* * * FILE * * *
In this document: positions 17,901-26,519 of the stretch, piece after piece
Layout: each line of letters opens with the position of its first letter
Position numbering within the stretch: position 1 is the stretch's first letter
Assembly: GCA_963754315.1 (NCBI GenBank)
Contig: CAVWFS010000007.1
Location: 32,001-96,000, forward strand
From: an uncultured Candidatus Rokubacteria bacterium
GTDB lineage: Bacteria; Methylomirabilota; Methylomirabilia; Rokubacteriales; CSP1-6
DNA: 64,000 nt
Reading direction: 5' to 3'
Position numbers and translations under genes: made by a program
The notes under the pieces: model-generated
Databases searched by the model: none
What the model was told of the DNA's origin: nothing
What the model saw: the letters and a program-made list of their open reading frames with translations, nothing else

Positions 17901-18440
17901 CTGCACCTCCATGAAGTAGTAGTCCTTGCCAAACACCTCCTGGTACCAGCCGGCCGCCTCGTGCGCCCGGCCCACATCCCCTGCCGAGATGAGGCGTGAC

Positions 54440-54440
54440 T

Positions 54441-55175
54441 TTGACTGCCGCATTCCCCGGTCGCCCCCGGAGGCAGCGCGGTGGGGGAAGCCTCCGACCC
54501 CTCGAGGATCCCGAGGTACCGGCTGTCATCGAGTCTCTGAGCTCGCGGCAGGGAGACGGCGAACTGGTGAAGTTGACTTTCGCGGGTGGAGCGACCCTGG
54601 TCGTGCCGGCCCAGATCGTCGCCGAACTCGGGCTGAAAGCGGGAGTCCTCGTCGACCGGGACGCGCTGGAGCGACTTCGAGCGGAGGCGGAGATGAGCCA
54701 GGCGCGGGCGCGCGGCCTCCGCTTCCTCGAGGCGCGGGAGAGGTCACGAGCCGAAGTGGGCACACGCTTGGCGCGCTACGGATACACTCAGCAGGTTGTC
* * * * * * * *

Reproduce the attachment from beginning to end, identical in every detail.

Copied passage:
In this document: positions 17,901-26,519 of the stretch, piece after piece
Layout: each line of letters opens with the position of its first letter
Position numbering within the stretch: position 1 is the stretch's first letter
Assembly: GCA_963754315.1 (NCBI GenBank)
Contig: CAVWFS010000007.1
Location: 32,001-96,000, forward strand
From: an uncultured Candidatus Rokubacteria bacterium
GTDB lineage: Bacteria; Methylomirabilota; Methylomirabilia; Rokubacteriales; CSP1-6
DNA: 64,000 nt
Reading direction: 5' to 3'
Position numbers and translations under genes: made by a program
The notes under the pieces: model-generated
Databases searched by the model: none
What the model was told of the DNA's origin: nothing
What the model saw: the letters and a program-made list of their open reading frames with translations, nothing else

Positions 17901-18440
17901 CTGCACCTCCATGAAGTAGTAGTCCTTGCCAAACACCTCCTGGTACCAGCCGGCCGCCTCGTGCGCCCGGCCCACATCCCCTGCCGAGATGAGGCGTGAC

Positions 54440-54440
54440 T

Positions 54441-55175
54441 TTGACTGCCGCATTCCCCGGTCGCCCCCGGAGGCAGCGCGGTGGGGGAAGCCTCCGACCC
54501 CTCGAGGATCCCGAGGTACCGGCTGTCATCGAGTCTCTGAGCTCGCGGCAGGGAGACGGCGAACTGGTGAAGTTGACTTTCGCGGGTGGAGCGACCCTGG
54601 TCGTGCCGGCCCAGATCGTCGCCGAACTCGGGCTGAAAGCGGGAGTCCTCGTCGACCGGGACGCGCTGGAGCGACTTCGAGCGGAGGCGGAGATGAGCCA
54701 GGCGCGGGCGCGCGGCCTCCGCTTCCTCGAGGCGCGGGAGAGGTCACGAGCCGAAGTGGGCACACGCTTGGCGCGCTACGGATACACTCAGCAGGTTGTC